Nearly 80 ninth-grade physical science students at Jennings High and their counterparts at Columbia (S.C.) High School were challenged to execute proper crime-scene-processing techniques to help solve a mock videotaped crime involving a school burglary. (Doris Maricle / American Press)
Last Modified: Friday, March 15, 2013 8:18 PM
JENNINGS — The age-old crime solver question of “Who done it?” took on a new meaning recently for students at Jennings High School.
Nearly 80 ninth-grade physical science students at Jennings High and their counterparts at Columbia (S.C.) High School were challenged to execute proper crime-scene-processing techniques to help solve a mock videotaped crime involving a school burglary.
“The students had to analyze the crime scene to come up with suspects and try to solve the crime,” teacher Julie Richard said.
After discussing the crime scene and evidence in the classroom, students from both schools held a teleconference to evaluate their findings and discuss the science behind investigating a crime via live video link with Officer Eric Middendorf and Detective Brian Schmidt of the St. Louis County Police Department in St. Louis.
During the hourlong program, students and officers discussed evidence left behind on the videotaped crime scene, including fibers, blood, fingerprints and shoe prints. They also discussed witness interviews, filing police reports, solving crimes and identifying suspects.
“I learned how to process a situation like this, so if something happens I can tell the police,” student Breann Davis said.
Davis led the group in a detailed discussion of three potential witnesses seen near the school in the video before the break-in.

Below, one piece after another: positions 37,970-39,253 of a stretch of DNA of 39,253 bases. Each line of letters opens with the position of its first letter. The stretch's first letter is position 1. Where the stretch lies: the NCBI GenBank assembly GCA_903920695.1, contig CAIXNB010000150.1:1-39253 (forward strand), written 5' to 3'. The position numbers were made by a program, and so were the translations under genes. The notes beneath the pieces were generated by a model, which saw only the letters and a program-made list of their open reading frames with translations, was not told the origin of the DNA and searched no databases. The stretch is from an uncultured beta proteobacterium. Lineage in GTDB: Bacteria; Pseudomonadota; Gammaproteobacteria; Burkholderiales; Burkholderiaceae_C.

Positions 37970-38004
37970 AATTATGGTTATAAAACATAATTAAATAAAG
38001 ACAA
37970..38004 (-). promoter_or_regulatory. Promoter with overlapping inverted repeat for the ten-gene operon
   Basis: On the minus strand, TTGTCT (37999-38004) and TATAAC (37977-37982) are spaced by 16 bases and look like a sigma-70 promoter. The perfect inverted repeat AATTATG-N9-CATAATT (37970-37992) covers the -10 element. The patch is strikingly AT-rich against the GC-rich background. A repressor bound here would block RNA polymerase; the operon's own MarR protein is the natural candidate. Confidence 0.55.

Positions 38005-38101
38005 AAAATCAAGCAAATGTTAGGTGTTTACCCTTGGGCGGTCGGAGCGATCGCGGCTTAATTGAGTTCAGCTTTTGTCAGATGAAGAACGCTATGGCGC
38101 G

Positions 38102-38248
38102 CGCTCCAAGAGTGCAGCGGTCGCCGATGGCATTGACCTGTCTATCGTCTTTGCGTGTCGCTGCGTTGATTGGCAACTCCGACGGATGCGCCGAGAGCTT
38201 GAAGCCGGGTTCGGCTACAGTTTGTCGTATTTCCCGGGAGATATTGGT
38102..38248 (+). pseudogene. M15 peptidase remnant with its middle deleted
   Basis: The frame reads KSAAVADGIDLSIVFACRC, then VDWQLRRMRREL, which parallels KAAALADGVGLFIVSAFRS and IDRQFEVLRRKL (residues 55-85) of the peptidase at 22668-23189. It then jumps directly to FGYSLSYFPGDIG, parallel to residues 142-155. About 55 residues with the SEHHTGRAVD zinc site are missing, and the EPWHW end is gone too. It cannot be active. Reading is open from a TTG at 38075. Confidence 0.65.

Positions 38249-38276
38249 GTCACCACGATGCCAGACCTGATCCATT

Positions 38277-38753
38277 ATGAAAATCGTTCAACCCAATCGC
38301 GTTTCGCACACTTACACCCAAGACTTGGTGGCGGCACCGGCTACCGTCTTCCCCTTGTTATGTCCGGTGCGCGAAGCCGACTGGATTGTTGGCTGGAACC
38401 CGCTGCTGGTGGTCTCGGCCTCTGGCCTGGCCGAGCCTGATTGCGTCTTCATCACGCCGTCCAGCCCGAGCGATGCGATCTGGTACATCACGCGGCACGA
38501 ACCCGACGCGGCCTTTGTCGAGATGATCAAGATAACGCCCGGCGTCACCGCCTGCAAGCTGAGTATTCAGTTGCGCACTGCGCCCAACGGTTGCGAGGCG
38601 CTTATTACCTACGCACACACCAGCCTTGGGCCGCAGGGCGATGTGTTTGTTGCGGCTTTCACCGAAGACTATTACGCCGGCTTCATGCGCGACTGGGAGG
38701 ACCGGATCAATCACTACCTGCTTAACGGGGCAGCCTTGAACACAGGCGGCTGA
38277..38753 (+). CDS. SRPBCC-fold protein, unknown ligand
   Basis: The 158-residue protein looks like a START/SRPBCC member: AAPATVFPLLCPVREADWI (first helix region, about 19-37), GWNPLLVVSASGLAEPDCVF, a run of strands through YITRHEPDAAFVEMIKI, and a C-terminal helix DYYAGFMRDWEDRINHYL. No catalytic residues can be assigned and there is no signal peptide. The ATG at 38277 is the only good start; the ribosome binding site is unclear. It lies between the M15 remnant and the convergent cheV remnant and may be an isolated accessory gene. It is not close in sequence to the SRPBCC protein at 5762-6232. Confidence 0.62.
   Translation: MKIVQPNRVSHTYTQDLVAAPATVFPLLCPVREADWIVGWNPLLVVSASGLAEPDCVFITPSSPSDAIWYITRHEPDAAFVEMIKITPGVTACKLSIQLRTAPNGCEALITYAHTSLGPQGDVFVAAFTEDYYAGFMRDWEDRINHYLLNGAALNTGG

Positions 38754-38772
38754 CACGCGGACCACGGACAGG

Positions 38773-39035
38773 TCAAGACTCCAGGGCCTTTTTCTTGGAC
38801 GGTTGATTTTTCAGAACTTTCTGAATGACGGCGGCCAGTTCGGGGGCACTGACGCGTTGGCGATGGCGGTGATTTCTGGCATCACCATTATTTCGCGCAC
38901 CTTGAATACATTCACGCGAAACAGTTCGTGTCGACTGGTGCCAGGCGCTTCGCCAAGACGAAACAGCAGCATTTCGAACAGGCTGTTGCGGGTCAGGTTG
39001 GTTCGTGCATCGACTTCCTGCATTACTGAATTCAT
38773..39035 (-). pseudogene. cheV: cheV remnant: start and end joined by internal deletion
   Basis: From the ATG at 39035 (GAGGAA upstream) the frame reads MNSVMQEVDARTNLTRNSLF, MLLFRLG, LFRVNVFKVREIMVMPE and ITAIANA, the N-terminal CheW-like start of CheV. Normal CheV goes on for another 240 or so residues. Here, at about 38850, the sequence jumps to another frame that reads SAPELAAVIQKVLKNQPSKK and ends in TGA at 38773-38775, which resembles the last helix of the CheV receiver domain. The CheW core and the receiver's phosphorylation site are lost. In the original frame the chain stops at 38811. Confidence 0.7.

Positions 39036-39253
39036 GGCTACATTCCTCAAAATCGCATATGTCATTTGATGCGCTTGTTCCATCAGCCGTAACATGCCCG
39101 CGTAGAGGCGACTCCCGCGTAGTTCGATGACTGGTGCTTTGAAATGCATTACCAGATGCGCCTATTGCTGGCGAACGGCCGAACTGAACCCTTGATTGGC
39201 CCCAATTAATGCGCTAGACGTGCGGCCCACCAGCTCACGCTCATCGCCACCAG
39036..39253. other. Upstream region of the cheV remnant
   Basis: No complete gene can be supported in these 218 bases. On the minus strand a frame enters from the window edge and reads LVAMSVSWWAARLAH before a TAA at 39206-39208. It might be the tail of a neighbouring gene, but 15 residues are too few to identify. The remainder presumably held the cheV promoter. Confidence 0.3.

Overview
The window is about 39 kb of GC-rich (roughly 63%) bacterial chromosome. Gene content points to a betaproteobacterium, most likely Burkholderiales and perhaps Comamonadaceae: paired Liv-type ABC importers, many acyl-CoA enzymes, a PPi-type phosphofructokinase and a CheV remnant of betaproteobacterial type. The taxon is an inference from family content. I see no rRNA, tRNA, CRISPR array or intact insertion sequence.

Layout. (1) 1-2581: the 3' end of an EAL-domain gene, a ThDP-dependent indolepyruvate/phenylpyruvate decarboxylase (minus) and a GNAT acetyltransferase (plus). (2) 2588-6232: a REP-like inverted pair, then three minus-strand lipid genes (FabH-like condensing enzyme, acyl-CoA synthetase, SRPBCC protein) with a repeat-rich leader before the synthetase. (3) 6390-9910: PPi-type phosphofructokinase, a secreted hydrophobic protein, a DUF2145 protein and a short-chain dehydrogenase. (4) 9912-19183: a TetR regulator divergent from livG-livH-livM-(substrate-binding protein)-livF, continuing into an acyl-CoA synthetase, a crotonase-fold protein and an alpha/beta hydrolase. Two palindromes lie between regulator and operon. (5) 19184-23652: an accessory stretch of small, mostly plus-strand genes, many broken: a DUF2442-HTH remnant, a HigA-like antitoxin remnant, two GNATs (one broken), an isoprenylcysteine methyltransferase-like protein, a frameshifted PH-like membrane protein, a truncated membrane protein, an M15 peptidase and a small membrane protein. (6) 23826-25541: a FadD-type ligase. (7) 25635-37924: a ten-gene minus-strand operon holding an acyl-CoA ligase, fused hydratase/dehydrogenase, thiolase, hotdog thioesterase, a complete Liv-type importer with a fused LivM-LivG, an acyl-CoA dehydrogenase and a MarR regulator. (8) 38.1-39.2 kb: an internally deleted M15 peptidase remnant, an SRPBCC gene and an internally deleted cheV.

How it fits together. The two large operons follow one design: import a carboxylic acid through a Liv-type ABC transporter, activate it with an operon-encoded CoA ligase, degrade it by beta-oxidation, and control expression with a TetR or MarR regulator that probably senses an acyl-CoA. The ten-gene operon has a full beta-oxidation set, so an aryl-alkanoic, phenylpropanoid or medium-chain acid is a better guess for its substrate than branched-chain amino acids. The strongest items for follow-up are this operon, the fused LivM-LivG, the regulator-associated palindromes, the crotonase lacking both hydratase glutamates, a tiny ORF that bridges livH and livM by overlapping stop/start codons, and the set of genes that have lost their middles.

Witness statements are a vital part of the investigation, and the more “physical features” witnesses can provide about suspects, the better, Middendorf told the students.
Student Kristy Dunn said she learned to react to certain incidents and the process it takes to solve a case.
In her analysis of the crime scene, Dunn described fingerprints left on the windows and doorknob and blood left on the window sill and a rag dropped in the doorway.
Classmate Lane LeBlanc observed the weather at the crime scene and how it may have affected the evidence.
“Fingerprints are from the oil in your fingers,” LeBlanc said. “Oil and water don’t mix, so the dampness wouldn’t have messed up the fingerprints. The blood evidence would not have been affected either because water does not destroy DNA.”
Student Grace Anne Bonin said the experience taught her how police collect evidence and how they figure out what happened and who did it.
“If something happens to me, I will know what to do and help the police and detectives to make it easier for them to solve it,” student Halley Vo added.
Student Mark Hollier said solving a crime is not as easy as crime dramas on television make it look.
“TV shows don’t show the full details and theories in processing a crime scene,” Hollier said.
Student Dodi Bouley said he learned how police collect evidence and the process they go through to find the suspect.
Fingerprints are the most helpful because there is a large database of fingerprints, Bouley said.
“This would help narrow down suspects,” he said. “Then the DNA from the blood could give a positive ID.”